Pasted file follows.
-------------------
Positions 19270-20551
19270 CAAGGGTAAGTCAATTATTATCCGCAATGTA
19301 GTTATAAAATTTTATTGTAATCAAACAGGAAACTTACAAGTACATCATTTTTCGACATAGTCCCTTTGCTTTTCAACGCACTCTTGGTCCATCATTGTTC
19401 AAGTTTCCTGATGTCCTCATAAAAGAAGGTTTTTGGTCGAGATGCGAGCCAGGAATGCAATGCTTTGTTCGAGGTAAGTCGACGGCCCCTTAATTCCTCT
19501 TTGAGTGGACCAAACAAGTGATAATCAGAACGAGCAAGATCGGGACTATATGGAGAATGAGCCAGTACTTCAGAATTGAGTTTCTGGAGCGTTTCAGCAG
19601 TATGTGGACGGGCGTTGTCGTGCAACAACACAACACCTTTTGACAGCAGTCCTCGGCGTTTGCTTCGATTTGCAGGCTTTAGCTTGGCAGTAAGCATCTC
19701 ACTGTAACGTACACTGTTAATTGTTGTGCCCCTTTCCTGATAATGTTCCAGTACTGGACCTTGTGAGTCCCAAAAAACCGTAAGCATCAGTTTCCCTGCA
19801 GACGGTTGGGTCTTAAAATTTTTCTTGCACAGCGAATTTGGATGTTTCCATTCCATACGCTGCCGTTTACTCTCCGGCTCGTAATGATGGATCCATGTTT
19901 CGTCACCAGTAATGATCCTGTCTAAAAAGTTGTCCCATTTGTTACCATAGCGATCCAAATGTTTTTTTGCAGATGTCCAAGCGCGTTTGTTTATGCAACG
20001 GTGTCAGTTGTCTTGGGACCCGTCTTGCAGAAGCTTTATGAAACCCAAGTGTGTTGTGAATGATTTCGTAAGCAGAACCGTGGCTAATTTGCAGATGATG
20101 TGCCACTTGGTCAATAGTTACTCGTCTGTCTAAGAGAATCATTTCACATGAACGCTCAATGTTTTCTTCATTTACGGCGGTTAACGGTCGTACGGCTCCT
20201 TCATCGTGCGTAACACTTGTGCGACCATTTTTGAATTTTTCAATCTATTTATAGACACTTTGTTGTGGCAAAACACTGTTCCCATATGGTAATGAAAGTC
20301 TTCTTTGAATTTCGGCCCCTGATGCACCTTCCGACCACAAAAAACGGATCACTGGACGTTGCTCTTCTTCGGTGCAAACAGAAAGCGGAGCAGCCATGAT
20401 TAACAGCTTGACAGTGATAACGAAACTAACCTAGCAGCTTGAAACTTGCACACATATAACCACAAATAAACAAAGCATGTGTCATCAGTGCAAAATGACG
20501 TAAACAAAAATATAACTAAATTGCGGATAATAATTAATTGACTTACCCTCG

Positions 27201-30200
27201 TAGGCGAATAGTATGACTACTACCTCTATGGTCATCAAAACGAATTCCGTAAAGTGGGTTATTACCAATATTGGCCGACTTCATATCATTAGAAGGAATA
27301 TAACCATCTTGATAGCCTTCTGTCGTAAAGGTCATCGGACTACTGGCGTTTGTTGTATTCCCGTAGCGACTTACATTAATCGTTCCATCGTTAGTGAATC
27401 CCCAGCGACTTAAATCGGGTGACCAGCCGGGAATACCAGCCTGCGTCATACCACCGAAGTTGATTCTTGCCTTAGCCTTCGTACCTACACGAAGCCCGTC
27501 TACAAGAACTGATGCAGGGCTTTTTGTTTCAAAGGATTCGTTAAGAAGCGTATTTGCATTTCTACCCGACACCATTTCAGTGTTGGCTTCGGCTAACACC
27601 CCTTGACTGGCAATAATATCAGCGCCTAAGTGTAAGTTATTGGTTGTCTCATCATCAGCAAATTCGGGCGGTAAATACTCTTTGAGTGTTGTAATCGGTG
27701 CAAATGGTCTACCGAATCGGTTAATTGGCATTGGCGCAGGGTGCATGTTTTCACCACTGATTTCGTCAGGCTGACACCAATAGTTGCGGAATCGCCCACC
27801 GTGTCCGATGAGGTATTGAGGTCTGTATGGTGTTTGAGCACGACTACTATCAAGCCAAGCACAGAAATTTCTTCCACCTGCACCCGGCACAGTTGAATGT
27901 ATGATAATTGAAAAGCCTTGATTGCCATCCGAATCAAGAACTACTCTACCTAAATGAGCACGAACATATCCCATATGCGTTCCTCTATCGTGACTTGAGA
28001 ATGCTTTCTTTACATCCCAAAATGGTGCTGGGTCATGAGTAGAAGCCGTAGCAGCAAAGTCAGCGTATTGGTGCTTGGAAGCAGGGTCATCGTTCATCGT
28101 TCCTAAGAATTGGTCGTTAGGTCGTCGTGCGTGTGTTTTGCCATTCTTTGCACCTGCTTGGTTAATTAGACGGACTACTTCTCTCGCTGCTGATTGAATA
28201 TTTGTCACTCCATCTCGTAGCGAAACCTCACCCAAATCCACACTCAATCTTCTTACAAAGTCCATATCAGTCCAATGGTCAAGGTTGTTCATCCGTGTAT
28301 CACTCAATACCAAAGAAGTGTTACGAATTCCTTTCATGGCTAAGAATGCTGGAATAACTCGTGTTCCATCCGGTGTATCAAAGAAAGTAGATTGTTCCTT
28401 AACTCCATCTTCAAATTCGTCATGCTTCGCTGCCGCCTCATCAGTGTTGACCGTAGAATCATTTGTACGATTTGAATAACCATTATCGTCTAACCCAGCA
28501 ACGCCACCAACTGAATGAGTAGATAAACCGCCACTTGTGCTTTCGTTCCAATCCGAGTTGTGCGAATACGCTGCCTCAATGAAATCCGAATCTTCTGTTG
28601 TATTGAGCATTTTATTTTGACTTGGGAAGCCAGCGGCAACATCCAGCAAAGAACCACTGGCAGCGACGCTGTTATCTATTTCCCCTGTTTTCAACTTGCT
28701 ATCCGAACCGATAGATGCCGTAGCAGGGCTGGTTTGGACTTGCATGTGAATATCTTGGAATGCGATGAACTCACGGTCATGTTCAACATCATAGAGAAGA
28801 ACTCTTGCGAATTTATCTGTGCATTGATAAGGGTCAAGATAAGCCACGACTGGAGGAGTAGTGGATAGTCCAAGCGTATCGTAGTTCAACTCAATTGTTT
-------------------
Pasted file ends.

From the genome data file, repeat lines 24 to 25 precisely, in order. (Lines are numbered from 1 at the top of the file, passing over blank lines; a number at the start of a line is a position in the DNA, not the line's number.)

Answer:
27901 ATGATAATTGAAAAGCCTTGATTGCCATCCGAATCAAGAACTACTCTACCTAAATGAGCACGAACATATCCCATATGCGTTCCTCTATCGTGACTTGAGA
28001 ATGCTTTCTTTACATCCCAAAATGGTGCTGGGTCATGAGTAGAAGCCGTAGCAGCAAAGTCAGCGTATTGGTGCTTGGAAGCAGGGTCATCGTTCATCGT